Legendary events at the O.K. Corral in Tombstone, Arizona in the 1880s are not much illuminated in this musical treatment of the women in the lives of the men who featured in the gun battles, deaths, and confusion in that western locale. In fact when the men’s stories enter in too much detail, the core of these women’s stories gets muddied. At times we feel as though we’re about to experience a version of The Harvey Girls (girls from the East seeking a fresh start in the untamed West). At other times the women’s narratives are submerged to the stories of the men in their lives, and yet for the most part only the women are speaking to each other. The submersion is particularly troubling dramatically when the ineffectual, even damaging, decision is made at a few points of the story to have one of the women actors portray two different male characters — unnecessary to the story telling, confusing in the narrative, and (whether it is the particular actress who presents these brief portrayals or whether it is the attempt in any actress’s hands) may add some unintended layers. Carolyn Mignini portrays Josie Earp as a woman in her 70s, and (in a Grey Gardens move) 1870s/80s Josie’s mother as well. She is speaks as Wyatt Earp when he and Josie first meet in a Tombstone performance hall (hands in suspenders, oddly pitched voice, almost saying “little lady”) and portrays Doc Holliday physically abusing his mistress. Neither interaction need be dramatized at all and by dramatizing those scenes in this particular manner we see several woman characters (portrayed by the same actress — the important effects of multiple casting) as abusive in ways that don’t seem earned. And the male voices are brought front and center into the narrative in a creepy and invasive way.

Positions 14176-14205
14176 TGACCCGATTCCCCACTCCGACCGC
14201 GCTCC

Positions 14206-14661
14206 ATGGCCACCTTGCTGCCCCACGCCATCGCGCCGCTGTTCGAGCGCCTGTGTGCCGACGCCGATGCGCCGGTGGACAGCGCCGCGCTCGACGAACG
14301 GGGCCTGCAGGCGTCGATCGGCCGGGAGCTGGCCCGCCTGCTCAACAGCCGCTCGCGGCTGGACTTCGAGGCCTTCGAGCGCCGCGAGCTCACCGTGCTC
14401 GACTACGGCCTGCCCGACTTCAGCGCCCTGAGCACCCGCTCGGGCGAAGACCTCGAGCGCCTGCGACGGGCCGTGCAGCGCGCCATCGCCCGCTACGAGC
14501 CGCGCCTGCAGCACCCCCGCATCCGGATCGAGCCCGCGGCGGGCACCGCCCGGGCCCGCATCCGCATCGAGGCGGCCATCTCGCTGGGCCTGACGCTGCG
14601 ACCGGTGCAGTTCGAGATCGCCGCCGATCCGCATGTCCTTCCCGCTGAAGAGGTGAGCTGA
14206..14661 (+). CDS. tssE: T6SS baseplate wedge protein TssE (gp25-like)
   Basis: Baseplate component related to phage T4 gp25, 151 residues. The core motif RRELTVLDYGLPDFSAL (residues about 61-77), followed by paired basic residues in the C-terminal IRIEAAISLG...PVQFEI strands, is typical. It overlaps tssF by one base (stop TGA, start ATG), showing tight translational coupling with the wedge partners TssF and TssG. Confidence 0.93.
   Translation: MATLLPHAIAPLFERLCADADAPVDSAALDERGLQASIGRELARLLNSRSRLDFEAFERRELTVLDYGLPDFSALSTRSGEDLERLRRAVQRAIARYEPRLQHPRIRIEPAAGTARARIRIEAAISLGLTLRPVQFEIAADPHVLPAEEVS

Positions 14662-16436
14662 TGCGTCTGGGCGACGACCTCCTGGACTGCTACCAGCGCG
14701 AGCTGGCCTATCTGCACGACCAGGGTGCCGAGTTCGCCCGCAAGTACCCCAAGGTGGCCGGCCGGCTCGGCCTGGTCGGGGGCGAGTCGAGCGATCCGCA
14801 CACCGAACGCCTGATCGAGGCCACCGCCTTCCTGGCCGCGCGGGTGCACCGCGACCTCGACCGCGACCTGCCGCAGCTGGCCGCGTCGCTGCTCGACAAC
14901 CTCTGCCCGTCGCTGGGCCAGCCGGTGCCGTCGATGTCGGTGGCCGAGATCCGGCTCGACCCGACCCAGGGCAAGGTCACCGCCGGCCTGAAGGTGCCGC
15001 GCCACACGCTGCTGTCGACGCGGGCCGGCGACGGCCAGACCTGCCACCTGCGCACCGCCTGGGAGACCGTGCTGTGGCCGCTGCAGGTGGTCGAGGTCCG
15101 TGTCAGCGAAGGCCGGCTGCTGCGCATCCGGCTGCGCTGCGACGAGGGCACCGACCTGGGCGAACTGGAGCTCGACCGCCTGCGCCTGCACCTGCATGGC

The 1940s women (meant to be in their 70s and 80s but they are not convincingly aged with makeup and hair — these characters move, act, and look in their 60s at most) are Josie Earp, Wyatt’s widow (Carolynn Mignini) and the delightfully voiced Allie Earp, brother Virgil’s widow (Heather MacRae). Josie is somehow connected to the movie industry and a movie is in production based on the story of the Earp brothers and the O.K. Corral. Josie is haunted by her past in Tombstone and in particular is haunted by the death of Wyatt’s first common law wife Mattie; Allie is ready to forgive but not to forget. The two women have convened to set the record straight for the filmmakers and for each other. Who stole whose man, who was helpful to others, what were people’s true incentives in that time of bare bones survival in the wilderness?